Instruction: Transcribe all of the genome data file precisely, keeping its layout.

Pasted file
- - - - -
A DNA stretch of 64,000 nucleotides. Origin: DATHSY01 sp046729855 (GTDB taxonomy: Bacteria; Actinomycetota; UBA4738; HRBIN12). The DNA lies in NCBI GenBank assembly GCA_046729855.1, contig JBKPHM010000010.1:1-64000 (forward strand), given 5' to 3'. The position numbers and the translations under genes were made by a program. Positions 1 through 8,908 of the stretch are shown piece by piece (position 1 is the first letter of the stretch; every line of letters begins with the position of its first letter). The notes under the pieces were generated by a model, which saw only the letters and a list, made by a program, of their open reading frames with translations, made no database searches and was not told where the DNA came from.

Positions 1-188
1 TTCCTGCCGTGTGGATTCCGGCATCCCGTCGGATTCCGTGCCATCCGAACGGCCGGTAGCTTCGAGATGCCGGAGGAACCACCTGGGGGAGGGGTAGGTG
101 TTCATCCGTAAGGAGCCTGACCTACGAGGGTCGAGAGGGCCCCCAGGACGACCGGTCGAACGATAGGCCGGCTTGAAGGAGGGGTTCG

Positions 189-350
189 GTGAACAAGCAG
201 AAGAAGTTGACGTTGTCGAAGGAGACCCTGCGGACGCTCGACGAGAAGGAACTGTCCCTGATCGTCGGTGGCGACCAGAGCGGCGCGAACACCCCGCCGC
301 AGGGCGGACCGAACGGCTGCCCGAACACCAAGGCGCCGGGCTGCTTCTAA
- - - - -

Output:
A DNA stretch of 64,000 nucleotides. Origin: DATHSY01 sp046729855 (GTDB taxonomy: Bacteria; Actinomycetota; UBA4738; HRBIN12). The DNA lies in NCBI GenBank assembly GCA_046729855.1, contig JBKPHM010000010.1:1-64000 (forward strand), given 5' to 3'. The position numbers and the translations under genes were made by a program. Positions 1 through 8,908 of the stretch are shown piece by piece (position 1 is the first letter of the stretch; every line of letters begins with the position of its first letter). The notes under the pieces were generated by a model, which saw only the letters and a list, made by a program, of their open reading frames with translations, made no database searches and was not told where the DNA came from.

Positions 1-188
1 TTCCTGCCGTGTGGATTCCGGCATCCCGTCGGATTCCGTGCCATCCGAACGGCCGGTAGCTTCGAGATGCCGGAGGAACCACCTGGGGGAGGGGTAGGTG
101 TTCATCCGTAAGGAGCCTGACCTACGAGGGTCGAGAGGGCCCCCAGGACGACCGGTCGAACGATAGGCCGGCTTGAAGGAGGGGTTCG

Positions 189-350
189 GTGAACAAGCAG
201 AAGAAGTTGACGTTGTCGAAGGAGACCCTGCGGACGCTCGACGAGAAGGAACTGTCCCTGATCGTCGGTGGCGACCAGAGCGGCGCGAACACCCCGCCGC
301 AGGGCGGACCGAACGGCTGCCCGAACACCAAGGCGCCGGGCTGCTTCTAA